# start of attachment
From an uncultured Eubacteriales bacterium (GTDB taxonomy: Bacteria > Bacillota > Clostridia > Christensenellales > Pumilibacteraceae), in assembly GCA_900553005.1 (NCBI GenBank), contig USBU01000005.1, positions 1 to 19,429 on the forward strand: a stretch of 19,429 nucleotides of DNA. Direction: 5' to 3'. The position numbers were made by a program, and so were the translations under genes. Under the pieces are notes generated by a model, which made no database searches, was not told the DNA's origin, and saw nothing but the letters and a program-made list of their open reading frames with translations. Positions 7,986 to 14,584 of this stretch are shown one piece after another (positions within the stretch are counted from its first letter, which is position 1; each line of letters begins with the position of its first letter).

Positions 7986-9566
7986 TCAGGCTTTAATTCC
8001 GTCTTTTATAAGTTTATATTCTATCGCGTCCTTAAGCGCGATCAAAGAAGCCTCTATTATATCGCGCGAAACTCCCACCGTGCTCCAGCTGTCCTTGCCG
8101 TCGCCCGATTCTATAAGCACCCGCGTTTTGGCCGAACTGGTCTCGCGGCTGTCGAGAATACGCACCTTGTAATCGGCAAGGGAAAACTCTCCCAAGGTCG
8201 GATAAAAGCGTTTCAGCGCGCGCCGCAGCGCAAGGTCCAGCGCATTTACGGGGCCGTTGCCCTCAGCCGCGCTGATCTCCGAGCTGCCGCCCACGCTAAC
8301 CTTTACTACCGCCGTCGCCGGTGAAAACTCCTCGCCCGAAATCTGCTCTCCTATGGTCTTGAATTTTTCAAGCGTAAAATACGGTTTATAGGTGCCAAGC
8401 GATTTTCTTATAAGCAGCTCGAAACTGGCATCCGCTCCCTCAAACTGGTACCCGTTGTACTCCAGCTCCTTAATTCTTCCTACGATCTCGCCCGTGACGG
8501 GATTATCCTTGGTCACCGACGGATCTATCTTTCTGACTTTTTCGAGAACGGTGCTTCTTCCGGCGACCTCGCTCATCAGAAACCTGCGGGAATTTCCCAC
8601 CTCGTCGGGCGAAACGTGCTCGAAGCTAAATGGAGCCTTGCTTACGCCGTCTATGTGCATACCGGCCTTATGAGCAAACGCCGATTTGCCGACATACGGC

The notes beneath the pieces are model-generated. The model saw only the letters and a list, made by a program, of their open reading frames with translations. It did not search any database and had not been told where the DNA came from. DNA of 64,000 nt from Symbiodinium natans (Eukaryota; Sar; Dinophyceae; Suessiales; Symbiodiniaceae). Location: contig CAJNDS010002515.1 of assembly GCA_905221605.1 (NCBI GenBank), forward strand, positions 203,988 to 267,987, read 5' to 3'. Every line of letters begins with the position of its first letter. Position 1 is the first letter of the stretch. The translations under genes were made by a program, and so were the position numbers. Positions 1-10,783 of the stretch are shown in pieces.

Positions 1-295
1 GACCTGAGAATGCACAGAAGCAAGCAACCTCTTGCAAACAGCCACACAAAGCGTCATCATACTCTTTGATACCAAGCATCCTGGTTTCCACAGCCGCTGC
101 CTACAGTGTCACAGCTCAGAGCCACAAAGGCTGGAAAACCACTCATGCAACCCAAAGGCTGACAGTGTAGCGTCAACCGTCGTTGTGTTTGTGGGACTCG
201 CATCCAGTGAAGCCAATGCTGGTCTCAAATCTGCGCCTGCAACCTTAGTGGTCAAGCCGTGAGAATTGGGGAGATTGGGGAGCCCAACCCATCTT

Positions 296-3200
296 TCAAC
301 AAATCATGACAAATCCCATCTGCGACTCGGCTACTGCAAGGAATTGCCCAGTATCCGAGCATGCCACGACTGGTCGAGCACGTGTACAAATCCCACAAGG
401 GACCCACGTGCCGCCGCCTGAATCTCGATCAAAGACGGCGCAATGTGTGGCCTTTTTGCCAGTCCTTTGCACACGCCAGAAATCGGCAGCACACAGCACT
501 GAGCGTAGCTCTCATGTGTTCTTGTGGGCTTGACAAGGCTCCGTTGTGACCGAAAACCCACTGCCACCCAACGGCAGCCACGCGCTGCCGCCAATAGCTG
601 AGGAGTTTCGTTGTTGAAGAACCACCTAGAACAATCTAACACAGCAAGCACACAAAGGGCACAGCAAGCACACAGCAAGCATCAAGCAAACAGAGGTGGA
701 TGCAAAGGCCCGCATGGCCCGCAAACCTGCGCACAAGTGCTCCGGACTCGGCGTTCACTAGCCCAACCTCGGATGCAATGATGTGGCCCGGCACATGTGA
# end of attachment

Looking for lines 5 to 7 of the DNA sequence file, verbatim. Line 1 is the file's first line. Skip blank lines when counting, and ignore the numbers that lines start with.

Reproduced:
8101 TCGCCCGATTCTATAAGCACCCGCGTTTTGGCCGAACTGGTCTCGCGGCTGTCGAGAATACGCACCTTGTAATCGGCAAGGGAAAACTCTCCCAAGGTCG
8201 GATAAAAGCGTTTCAGCGCGCGCCGCAGCGCAAGGTCCAGCGCATTTACGGGGCCGTTGCCCTCAGCCGCGCTGATCTCCGAGCTGCCGCCCACGCTAAC
8301 CTTTACTACCGCCGTCGCCGGTGAAAACTCCTCGCCCGAAATCTGCTCTCCTATGGTCTTGAATTTTTCAAGCGTAAAATACGGTTTATAGGTGCCAAGC